Review: TABS 5000 Territory Pro

By: John Willis, Photography by: Alison Kuiter

Mercfury 75 on TABS boat The new Mercury FourStroke 75hp was adequate but this boat could happily take a lot more. Mercfury 75 on TABS boat
Swivelling helm seats on TABS 5000 Pro 08 Its swivelling helm seats are thickly upholstered and most comfortable. Swivelling helm seats on TABS 5000 Pro 08
TABS 5000 on the plane Getting on the plane. TABS 5000 on the plane
TABS Boats side console The side console is simple but effective. TABS Boats side console
TABS Territory Pro 5000 fishing boat Nice lines! TABS Territory Pro 5000 fishing boat
Turning TABS 5000 Territory Pro Plenty of rodholders for everyone. Turning TABS 5000 Territory Pro
TABS 5000 Territory casting deck You don't have to live in the Northern territory to enjoy the TABS 5000 Territory Pro. TABS 5000 Territory casting deck

To appreciate the TABS 5000 Territory Pro fishing boat one doesn’t have to move to the Northern Territory.

I was recently invited to beautiful Lake Eildon in Victoria’s Central Highlands to review a new TABS 5000 Territory Pro fishing boat. The event was held at a local TABS Angling Club’s freshwater outing organised by Regal Marine. The storm clouds cleared to produce a beautiful, flat, calm lake where all we could see were TABS boats, mainly black-hulled ones at that, as far as the eye could see.

I took one look at the Territory Pro’s horny blue and black wrap, big wide sides, full-width transom, side console and internal fitout and the juices started flowing. The TABS Pro is ideal size for a dedicated sweetwater sportsfisho that likes to do some limited coastal or estuary fishing; or maybe the bigwater specialist who travels many miles on choppy open bays and lakes to find his quarry’s lair. Either way, this is a strong, capable vee-bottom plate aluminium fishing boat that has massive versatility.



This boat was rated as one of the best of the year. It has been nominated to participate at Australia’s Greatest Boats 2016.



TABS Territory Pro 5000

The TABS 5000 Territory Pro’s configuration is mainly directed toward lure casting with the big platform in the bow and the side console astern. Personally I like to bait fish at anchor as well as cast lures, so I would have the console moved farther forward allowing more movement at the rear – but that’s only because I’m a Victorian and most of the country does it differently. The weight of two anglers at the rear and very little in the bow does make her stick her nose up on take-off and at slow speeds, but that’s the nature of the beast. Give her a little throttle and she levels out at around 3800rpm and 17.3kts.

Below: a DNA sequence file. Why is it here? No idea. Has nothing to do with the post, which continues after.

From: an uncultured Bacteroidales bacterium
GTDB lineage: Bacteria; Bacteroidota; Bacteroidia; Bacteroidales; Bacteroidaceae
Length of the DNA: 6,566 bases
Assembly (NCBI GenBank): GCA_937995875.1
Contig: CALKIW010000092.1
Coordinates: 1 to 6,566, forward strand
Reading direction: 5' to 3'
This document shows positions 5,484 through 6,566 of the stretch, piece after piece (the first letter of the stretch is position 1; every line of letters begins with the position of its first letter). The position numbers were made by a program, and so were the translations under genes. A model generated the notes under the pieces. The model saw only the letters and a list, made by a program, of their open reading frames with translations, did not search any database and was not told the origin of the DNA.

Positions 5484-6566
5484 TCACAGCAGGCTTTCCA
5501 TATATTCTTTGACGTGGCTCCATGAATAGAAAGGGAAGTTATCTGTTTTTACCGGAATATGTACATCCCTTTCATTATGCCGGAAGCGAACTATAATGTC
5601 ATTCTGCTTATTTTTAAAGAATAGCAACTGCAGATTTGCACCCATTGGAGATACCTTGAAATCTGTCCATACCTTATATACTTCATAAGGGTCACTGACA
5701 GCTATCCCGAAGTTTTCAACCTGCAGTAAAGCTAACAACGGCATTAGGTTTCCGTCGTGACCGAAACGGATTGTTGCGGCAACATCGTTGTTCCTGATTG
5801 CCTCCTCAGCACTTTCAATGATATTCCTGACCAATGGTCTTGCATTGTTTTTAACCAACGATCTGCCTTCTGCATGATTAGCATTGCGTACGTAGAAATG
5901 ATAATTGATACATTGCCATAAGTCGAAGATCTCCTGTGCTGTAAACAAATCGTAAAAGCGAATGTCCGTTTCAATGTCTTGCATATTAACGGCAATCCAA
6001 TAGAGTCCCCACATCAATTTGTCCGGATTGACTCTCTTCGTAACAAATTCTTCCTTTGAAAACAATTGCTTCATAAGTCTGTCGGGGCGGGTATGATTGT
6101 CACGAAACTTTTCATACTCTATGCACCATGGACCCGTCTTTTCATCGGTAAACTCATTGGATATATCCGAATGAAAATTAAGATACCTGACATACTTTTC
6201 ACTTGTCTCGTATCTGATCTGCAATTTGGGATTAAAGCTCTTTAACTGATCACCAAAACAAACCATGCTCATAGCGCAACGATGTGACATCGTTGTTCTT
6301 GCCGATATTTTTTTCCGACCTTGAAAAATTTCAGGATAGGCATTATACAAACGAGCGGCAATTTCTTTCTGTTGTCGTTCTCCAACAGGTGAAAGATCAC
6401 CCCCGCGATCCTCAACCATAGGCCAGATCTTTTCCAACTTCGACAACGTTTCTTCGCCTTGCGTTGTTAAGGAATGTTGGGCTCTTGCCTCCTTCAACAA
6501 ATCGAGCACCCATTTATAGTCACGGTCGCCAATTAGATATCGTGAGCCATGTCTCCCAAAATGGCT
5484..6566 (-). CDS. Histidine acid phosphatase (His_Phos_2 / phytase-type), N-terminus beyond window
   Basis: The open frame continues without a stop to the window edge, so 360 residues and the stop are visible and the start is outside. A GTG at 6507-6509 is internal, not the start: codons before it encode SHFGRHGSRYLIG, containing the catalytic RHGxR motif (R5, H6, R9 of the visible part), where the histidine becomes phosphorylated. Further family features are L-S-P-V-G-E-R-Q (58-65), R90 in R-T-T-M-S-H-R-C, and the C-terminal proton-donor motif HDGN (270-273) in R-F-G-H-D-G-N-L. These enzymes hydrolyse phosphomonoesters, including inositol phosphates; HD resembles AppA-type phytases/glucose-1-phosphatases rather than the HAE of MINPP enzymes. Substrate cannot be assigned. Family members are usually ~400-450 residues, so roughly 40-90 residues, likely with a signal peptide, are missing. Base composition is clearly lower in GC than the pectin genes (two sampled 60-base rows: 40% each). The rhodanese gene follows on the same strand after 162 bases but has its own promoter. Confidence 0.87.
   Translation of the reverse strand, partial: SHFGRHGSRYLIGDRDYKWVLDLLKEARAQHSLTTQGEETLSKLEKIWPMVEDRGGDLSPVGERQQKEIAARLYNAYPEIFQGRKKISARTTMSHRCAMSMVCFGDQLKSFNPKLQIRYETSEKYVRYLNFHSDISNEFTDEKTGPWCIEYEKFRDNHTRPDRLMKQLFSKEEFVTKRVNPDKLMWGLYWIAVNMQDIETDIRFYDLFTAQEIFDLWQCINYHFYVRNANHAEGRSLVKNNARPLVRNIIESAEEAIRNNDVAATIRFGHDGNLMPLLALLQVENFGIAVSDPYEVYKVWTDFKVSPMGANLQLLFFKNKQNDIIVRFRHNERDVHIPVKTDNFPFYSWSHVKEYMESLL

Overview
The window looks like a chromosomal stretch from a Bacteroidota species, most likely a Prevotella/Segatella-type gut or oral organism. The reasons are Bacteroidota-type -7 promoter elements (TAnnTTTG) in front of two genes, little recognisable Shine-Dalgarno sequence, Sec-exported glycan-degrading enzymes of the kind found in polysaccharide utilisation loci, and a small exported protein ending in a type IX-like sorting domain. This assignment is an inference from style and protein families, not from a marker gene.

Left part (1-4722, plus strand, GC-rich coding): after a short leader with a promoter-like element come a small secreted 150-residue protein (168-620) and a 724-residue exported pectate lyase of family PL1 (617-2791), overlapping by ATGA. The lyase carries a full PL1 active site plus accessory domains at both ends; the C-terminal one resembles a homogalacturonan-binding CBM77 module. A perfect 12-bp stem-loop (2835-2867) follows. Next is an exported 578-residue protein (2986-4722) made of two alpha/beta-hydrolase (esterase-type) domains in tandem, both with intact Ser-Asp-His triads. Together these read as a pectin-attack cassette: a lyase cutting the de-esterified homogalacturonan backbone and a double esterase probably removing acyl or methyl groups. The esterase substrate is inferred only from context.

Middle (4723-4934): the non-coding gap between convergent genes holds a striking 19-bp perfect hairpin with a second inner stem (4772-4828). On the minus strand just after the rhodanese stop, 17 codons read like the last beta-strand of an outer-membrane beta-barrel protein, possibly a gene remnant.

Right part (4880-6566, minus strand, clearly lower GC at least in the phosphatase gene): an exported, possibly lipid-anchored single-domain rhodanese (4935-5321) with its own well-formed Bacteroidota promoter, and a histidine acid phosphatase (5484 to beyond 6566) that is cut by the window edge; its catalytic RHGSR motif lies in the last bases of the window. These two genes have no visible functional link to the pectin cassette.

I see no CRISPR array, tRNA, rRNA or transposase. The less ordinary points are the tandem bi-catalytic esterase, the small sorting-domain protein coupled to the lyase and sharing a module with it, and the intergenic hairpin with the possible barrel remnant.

Our review boat was fitted with the now superseded 75hp Mercury four-stroke outboard motor which, to be honest, was minimal given the size and ability of the boat. I would have loved to see it with the new-generation 2.1lt 90hp outboard or even the 115hp engine, where you could easily get it to punch up quickly. In fact, I believe the new Command Thrust gearcase would do wonders for this hull.

That said the older 75hp Mercury still did the job adequately with two passengers and achieved a pleasing top speed of nearly 31kts at 5800rpm. Once up and running she felt fine. There was a bit of cavitation in tight turns but that’s just tinnies! At low trolling speeds she’s just a treat. She’s comfortable, stable and manoeuvrable and there’s no sense of instability when casting off the bow.



TABS 5000 Territory Pro layout

TABS Boats combines a myriad of premium elements to make this a great multi-use sportsfisher. She’s got welded sidedecks all-round for mounting rodholders, downriggers and in this case, Regal Marine had added a rear-mounted bimini/alloy rocket launcher combination to the rear siderails. There’s a deep anchorwell up front and a good sprit with minimal bow fitting and welded cleat. If you were anchoring a lot, you would upgrade the bowroller and perhaps add a split bollard with chain lock, but again that’s a personal choice. The bow is completed with a pair of short rails and an electric motor mount where Regal had fitted a Minn Kota Riptide 55 with remote.